May 12, 2013

PROFILE: Richard Linklater

"Ruddy of cheek, with long, floppy, brown hair and only a smattering of gray in his beard, Linklater, at 52, has the helpful glow of someone about to tune up your car engine, but with a daydreamer’s bashful, abstracted air. Most of his answers wind through some combination of “you know” or “I don’t know,” before hitting a groove on the effect of nitrous oxide on creativity (some of his best ideas have come in the dentist’s chair), or the Apollo 13 missions, then tailing off with a shrug and a look into his lap. At one point, comparing the mind’s imaginative leaps to the way people walk on the moon, he makes a slo-mo bound with his fingers across the table—a gesture whose disarming sweetness is impossible to imagine coming from any other working film director. He and Hawke have pitched many movies to studio executives over the years, and Linklater’s pitching abilities have not improved with time. “Rick and I would go into a meeting,” says Hawke, “trying to sell somebody on an idea for a movie, and the head of the studio would go, ‘So tell me about your film,’ and Rick would go, ‘Well, gee, I don’t know,’ and just stop there. He just doesn’t ever lie. ‘Well, you know ... what I hope to do is this.’ In a world where all directors seem like salesmen trying to project themselves as some kind of visionary, you don’t get this brittle ‘Oh, I’m an artiste, my work is important’—you don’t get any of that vibe from him. You tell him his movie is important, he’ll run as fast as he can.” — from my profile of Richard Linklater for New York

May 6, 2013

Kent Jones on The Bling Ring

"Sofia Coppola is uncommonly gifted at the articulation of something so fleeting and ephemeral that it seems to be on the verge of evaporating on contact with her hovering, deadpan, infinitely patient camera eye ... If you wanted to get pithy about it, you could call her a neorealist of hyper-materialist life ... Like SomewhereThe Bling Ring sneaks up on you. Somewhere during the first visit to Paris Hilton’s house (if it isn’t the real thing, it could just as well be), you might find yourself, as I did, alternately charmed, mesmerized, and horrified by the lives of the characters and the homes they enter. Halfway through the film, Marc and Rebecca wander through what is supposedly Orlando Bloom’s open-plan house at night, viewed from an exquisite remove several tiers above in the Hollywood hills, the sounds of howling coyotes and wailing police sirens quietly echoing in the distance—a suspended spell of uncanny beauty, and one of the most beautifully lyrical stretches I’ve seen in a movie in ages." — Film Comment

May 2, 2013

REVIEW: The Great Gatsby (d. Luhrmann)

Ever since I heard Baz Lurhann was filming a 3-D version of The Great Gatsby I've been hopeful but nervous: Moulin Rouge and Australia had all the delicacy of drag acts bellowing at hecklers. On the other hand, I loved Strictly Ballroom, and Romeo + Juliet, and both Di Caprio and Luhrmann have enough of the mythomaniac about them to channel Fitzgerald's improbable, pink-suited bootlegger.  As for the 3-D, bring it on. If anyone was going to recreate the spectroscopic gayety of Fitzgerald's book it was Luhramann, who knows how to throw a party. Here, we get dancing girls, fountains, spumes of champagne, cameras tracing the arc of confetti,  even what looks like a 1920s version of ecstasy which causes downtown Manhattan to go all wiggy on Tobey Maguire. It's all very impressive yet slightly boring at the same time, falling afoul of that old law of cinema that states: no act of Dionysian revelry is ever quite as exciting to watch as it was to conceive. And Luhrmann is nothing if not a filmmaker of immaculate conceptions, his film a brochure of gorgeous images, like someone leafing through a Prada catalogue, with the effect that anyone who has seen a trailer for this movie already has an unnervingly accurate sense-memory of what it actually feels like to watch.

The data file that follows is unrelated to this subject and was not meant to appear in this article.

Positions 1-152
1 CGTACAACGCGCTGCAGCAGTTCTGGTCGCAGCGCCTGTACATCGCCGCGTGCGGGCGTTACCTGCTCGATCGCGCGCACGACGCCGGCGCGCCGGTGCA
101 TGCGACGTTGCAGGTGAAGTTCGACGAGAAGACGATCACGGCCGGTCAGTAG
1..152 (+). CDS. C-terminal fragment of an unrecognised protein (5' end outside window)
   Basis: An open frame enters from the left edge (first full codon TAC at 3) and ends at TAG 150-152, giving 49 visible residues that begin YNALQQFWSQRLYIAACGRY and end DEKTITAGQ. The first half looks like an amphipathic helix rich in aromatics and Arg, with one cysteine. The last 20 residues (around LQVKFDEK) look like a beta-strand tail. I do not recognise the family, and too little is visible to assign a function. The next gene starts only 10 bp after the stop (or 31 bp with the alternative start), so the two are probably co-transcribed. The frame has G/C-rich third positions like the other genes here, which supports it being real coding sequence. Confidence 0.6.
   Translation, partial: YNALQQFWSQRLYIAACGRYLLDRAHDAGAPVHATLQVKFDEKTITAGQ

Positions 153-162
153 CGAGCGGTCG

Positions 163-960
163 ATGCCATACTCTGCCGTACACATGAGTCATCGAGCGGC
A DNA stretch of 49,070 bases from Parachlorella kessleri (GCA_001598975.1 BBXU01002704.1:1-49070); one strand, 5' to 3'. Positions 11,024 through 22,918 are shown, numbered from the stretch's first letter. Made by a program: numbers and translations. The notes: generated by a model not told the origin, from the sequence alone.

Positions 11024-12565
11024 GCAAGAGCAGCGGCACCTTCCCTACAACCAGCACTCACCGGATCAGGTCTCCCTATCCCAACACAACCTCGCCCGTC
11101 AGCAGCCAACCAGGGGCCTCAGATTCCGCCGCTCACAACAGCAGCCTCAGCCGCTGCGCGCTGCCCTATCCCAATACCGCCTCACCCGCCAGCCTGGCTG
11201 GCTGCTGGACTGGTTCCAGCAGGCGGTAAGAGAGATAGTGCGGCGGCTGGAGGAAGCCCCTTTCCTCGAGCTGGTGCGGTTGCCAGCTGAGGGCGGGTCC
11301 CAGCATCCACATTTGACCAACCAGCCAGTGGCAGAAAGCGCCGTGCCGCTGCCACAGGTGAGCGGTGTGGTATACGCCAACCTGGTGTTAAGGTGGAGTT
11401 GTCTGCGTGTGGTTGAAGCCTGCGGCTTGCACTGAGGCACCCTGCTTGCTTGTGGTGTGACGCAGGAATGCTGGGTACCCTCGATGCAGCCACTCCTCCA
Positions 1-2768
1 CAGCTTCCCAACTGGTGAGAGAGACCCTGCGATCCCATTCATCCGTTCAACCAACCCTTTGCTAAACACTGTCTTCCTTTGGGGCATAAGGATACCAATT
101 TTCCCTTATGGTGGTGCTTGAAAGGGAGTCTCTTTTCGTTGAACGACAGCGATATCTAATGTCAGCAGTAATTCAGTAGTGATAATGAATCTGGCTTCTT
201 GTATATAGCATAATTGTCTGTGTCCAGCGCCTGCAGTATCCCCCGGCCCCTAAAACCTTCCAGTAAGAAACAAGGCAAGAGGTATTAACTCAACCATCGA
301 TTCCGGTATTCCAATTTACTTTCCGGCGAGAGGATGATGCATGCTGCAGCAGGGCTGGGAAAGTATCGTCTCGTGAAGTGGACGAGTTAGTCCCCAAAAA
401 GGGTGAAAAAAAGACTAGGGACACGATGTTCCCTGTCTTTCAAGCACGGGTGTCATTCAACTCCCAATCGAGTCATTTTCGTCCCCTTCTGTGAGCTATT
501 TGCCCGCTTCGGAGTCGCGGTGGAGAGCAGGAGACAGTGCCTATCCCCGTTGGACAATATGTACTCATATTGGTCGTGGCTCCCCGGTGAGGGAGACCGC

Take Gatsby's entrance: a famous drop-shot in which Nick Carraway is taken in by a stranger at one of Gatsby's bashes, only for the stranger to let slip that he is, in fact, Gatsby himself. It's a wonderful, weightless moment, but Luhrmann botches it with elephantine emphasis: at the words "I'm Gatsby", we get the climax of Gershwin's Rhapsody in Blue on the soundtrack, a fireworks display erupting in the background and the sound of Tobey Maguire describing Gatsby's smile for those members of the audience without the gift of sight:   "He had the kind of smile that seemed to believe you and understand you as you wanted to be believed and understood..." We can see that. It's Leonardo frigging Di Caprio. To that old rule of cinema we can now add another: no act of Dionysian revelry is quite as laborious as the one narrated in voiceover by Tobey Maguire. He's all over this movie, regrettably, patiently explaining the effects his fellow actors are trying to pull off ("....with every word Daisy retreated further into herself"). Luhrmann has clearly tried his utmost to rev up Maguire's notoriously lethargic delivery, he still he manages the excitement levels of a small vole, recently awoken from hibernation by the roaring twenties and now anxious to get back to sleep.